CA Water Commission: Overview of water use efficiency legislation
Nov 28, 2018 at 3:00pm
As the effects of climate change impact the state’s water supplies with longer droughts, destructive wildfires, more intense flooding, and shrinking snowpack, being efficient with water use is going to become critical. In recognition of this reality, the legislature passed SB 606 and AB 1668, which Governor Brown signed into law in 2018. The legislation was a result of an Executive Order from the Governor during the drought which required the Department of Water Resources, the State Water Resources Control Board, and three other state agencies to develop and recommend a long-term water conservation framework to provide a road map for all Californians to work together to ensure adequate water supplies for now and in the future.
At the October meeting of the California Water Commission, Diana Brooks, Chief of the Water Use and Efficiency Branch at Department of Water Resources, gave a broad overview of the new legislation.
Ms. Brooks began by noting that a number of actions and events preceded the passing of the legislation, beginning with the drought state of emergency that was declared in 2014, the development of the California Water Action Plan, the passage the Sustainable Groundwater Management Act, and the passage of Prop 1. That was followed by a couple of executive orders, one calling for a 25% mandatory cutback in water use in 2015, and another in 2016, ordering DWR, the State Water Board, and three other state agencies to develop and recommend a long-term water conservation framework.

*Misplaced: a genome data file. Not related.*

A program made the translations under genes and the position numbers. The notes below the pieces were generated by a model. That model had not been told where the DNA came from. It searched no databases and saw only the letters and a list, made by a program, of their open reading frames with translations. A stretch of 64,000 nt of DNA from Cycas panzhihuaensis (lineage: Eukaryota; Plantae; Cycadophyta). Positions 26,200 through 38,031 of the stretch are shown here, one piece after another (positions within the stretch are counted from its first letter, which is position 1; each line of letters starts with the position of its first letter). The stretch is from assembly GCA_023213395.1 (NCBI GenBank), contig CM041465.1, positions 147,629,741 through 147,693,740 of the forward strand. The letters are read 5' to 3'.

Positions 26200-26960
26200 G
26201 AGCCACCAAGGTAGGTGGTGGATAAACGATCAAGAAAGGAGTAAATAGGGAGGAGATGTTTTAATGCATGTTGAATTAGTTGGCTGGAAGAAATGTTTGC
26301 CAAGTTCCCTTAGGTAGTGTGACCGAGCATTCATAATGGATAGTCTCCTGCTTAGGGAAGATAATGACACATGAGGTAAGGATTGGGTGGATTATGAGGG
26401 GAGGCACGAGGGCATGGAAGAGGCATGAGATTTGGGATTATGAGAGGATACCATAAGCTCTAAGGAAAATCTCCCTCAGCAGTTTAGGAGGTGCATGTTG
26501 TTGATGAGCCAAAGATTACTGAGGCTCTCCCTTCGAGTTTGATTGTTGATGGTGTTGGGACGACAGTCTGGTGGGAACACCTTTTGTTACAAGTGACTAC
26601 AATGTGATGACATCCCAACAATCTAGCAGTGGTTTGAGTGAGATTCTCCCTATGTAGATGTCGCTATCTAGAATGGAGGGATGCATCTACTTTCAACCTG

The agencies worked with stakeholders for 8 months, producing a final report in 2017 that became the basis of the legislation. SB 606 by Senator Hertzberg and AB 1668 by Assemblymember Friedman were passed by the legislature and signed by Governor Brown on May 31st of this year (2018). The two bills work together as a package as they provide complementary authorities and requirements. The legislation covers both urban and agricultural water conservation as well as drought planning; it will affect urban water suppliers, agricultural water suppliers, small water systems and rural communities.
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